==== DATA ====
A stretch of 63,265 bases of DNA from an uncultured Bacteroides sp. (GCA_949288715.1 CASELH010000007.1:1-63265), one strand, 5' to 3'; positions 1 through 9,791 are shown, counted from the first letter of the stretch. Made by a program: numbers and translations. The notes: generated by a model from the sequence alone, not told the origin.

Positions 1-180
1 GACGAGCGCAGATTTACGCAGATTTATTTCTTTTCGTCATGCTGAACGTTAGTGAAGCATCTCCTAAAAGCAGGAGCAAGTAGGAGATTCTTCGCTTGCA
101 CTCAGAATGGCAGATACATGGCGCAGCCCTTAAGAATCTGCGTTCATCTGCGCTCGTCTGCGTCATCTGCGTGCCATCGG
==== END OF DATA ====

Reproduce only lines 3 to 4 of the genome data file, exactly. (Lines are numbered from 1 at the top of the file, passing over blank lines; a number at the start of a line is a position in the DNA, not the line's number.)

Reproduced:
1 GACGAGCGCAGATTTACGCAGATTTATTTCTTTTCGTCATGCTGAACGTTAGTGAAGCATCTCCTAAAAGCAGGAGCAAGTAGGAGATTCTTCGCTTGCA
101 CTCAGAATGGCAGATACATGGCGCAGCCCTTAAGAATCTGCGTTCATCTGCGCTCGTCTGCGTCATCTGCGTGCCATCGG